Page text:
In my last blog, I lamented that not enough engineers pursue graduate education (as well as the fact that there are not enough engineers eligible to pursue graduate education!). I often get asked: Why should I consider graduate school? There is an easy answer: you should never stop learning, especially in Engineering. Technology continues to move at a brisk pace and the only way to stay ahead of the game is to be continuously learning. Does it always have to be formal? No – one can stay abreast of changes by reading journals and trade magazines or attending technical conferences. But if you need to take a deep dive into a topic area, then perhaps a certificate or a master’s degree is ideal. The added benefit of these formal procedures is that they provide a credential that is widely recognized in the workplace.
Monthly Archives: July 2017
American Time Use Survey (part II): Educational Pursuits
In my last blog, I took a look at commuting travel time for Americans from data released by the Bureau of Labor Statistics and its “American Time Use Survey” (In this note, I wanted to examine the amount of time spent on educational activities.
The survey breaks out “Educational Activities” according to attending class, homework and research, and related travel time. Additionally, it breaks out whether class attendance is in pursuit of a degree, certification or licensure.
In College, we stress lifelong learning to our students. In Engineering, the accreditation body ABET specifically states this as one of 10 required student outcomes: “a recognition of the need for, and an ability to engage in life-long learning.” It should be clear that this is a requirement in the field of Engineering, because technology continues to evolve at a dramatic pace. Thus, Engineers must continue to educate themselves, formally and/or informally, to stay ahead (or at least keep pace).
According to the survey data, 8.3% of Americans aged 15 and over participated in educational activities. This number plummets to 2.2% for those employed full-time and increases to 16.7% for those employed part-time.
How does this relate to a decade ago? All of the percentages are down, from 9.4%, 3.8%, and 19.4%, respectively. Interestingly, the data doesn’t show tremendous variance over the decade (range is between 7.9% and 9.4% for the overall cohort) despite covering a recession and recovery period.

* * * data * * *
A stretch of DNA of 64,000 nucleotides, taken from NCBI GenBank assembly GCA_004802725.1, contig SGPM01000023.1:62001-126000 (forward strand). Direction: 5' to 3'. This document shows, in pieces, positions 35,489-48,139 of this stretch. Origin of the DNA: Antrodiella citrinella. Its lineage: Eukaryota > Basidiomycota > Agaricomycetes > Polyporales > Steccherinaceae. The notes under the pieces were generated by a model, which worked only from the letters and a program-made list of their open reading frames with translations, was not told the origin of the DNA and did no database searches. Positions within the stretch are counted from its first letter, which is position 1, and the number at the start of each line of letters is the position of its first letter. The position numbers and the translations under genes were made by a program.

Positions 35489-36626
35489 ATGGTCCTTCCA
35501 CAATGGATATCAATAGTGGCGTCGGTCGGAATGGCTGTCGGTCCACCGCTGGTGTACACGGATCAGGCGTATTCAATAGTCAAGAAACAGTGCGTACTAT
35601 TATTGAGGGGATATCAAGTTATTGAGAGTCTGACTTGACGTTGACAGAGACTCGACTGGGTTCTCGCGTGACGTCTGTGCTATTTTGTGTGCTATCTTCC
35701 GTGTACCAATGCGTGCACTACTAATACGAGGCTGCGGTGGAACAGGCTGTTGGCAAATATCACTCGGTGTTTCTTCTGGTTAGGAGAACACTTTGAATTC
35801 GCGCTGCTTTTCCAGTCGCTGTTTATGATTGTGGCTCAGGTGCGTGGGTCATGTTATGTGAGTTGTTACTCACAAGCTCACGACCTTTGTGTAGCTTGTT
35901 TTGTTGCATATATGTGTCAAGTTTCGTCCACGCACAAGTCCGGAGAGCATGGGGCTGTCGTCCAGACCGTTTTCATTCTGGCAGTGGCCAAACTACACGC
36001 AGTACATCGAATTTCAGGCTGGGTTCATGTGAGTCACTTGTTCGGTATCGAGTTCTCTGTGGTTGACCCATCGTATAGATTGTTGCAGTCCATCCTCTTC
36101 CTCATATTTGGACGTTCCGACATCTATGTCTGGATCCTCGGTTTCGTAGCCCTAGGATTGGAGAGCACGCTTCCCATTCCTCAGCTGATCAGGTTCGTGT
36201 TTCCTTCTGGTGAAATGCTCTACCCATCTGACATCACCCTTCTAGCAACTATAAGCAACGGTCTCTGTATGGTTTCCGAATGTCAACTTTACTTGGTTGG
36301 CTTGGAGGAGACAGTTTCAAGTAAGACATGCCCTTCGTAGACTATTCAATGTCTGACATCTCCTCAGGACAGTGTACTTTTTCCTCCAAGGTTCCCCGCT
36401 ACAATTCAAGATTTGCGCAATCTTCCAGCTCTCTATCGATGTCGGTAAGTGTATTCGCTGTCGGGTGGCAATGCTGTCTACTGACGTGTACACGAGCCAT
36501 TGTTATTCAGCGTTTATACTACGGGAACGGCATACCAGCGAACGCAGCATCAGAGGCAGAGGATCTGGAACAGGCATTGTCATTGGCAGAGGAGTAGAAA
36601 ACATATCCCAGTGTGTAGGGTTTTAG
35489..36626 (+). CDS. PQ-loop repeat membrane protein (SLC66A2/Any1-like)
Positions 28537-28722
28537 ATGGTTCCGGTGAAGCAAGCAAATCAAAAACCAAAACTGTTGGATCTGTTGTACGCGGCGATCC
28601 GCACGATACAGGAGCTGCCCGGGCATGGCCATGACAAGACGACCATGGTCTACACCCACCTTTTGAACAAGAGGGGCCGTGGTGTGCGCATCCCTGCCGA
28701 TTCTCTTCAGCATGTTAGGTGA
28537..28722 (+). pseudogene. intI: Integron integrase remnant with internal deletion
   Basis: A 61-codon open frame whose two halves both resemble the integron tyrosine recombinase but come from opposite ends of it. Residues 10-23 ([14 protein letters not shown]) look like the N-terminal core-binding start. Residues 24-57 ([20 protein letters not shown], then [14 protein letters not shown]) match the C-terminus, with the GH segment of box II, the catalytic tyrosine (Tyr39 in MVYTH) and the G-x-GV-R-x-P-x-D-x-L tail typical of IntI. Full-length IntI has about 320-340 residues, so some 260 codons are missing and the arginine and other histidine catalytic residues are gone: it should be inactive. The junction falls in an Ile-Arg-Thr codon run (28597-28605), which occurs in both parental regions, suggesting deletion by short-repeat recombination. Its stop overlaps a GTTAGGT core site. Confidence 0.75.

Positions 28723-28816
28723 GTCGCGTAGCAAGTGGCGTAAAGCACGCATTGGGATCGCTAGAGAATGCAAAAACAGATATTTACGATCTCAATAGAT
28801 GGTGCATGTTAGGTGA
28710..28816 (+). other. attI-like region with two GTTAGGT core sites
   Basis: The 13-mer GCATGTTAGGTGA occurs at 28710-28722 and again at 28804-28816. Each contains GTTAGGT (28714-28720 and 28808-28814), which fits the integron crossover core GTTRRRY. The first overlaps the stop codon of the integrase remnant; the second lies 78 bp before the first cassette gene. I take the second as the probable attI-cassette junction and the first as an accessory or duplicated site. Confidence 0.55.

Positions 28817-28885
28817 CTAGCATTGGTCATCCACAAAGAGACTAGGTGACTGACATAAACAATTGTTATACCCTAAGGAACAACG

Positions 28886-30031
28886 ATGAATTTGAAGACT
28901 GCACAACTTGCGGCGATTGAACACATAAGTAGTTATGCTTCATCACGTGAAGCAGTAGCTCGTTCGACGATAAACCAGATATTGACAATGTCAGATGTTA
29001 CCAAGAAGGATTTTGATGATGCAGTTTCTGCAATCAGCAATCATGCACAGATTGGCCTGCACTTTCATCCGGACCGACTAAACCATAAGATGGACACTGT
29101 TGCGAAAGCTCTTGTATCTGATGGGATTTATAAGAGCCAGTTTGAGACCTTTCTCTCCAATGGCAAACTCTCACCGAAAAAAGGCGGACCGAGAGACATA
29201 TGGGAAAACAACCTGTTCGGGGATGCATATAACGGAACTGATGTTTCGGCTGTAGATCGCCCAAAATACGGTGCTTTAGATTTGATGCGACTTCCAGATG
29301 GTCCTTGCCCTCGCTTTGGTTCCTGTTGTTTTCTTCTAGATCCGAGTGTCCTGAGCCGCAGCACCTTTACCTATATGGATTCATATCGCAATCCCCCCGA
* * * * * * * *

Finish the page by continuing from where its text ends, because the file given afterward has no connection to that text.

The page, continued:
Taking a deeper dive into the data according to age, 37.4% of those between the ages of 15 and 24 (inclusive) are pursuing education. This drops precipitously to 6.0% for those between 25 and 34 (inclusive) and to 2.5% for those in the 35 to 44 year-old range.
I want to focus on the data for those in the 25 to 34 age range, because given the age divisions provided by the survey, this group encompasses the most recent college graduates and those that are most likely early in their career. The 6% participation is one full percentage point lower than the average over the past decade, and 2.6% lower than the high for the decade, although it is not the lowest. A regression line through the 10 years worth of data is relatively flat, signaling little change over time. As an educator, I am more concerned about the low percentage.
A look at census data on educational attainment in the United States, from the U.S. Census Bureau gives us further insight into the meaning of the participation rate. The bureau reports on educational attainment of the American population aged 25 and over. The time use survey reports rates of participation in educational activities as 3.6% (ages 25 through 54 years), 1.4% (ages 55 to 64 years), and 0.7% (ages 65 and older). As the population of the United States is distributed roughly at 48%, 13%, and 15%, respectively, for these age brackets (also from Census data), we can compute a participation rate in educational activities of about 2.5% for the population aged 25 and older.
In America (according to 2016 Census data), 30% of the population aged 25 and over has attained an associate’s or bachelor’s degree. This drops to 21% for a bachelor’s degree and 12.6% for a master’s, doctorate or professional degree. So, if (rounding) 13% of the population has an advanced degree by age 25, that means that 8% of the population has the ability to pursue an advanced degree (difference between bachelor’s degree holders and advanced degree holders). But, as computed above from the time survey data, only 2.5%, or less than 1/3 of those eligible, choose to pursue education. In fact, the percentage that could be pursuing an advanced degree is actually lower, because the 2.5% figure includes the entire population, which may not have a bachelor’s degree.
Does everyone need to pursue an advanced degree? Of course not, but I would argue that all engineers have to continue their education beyond the bachelor’s degree. Technology is changing too rapidly and one must continue honing skills in this ever-changing environment.
Now, I could be overly paranoid. The percentage of bachelor’s degrees conferred in Engineering and Engineering Technology in the United States is roughly 5.5% (from the National Center for Education Statistics, at nces.ed.gov). So, if 21% of the population aged 25 and over has a bachelor’s degree, roughly 1.2% of that population are engineers. Furthermore, if 2.5% of those aged 25 and over are pursuing further education, then maybe all of the engineers (and others) are continuing their education.
But having completed that computation, I am once again reminded of another concern: the low number of degree-d engineers in our population.
More to come…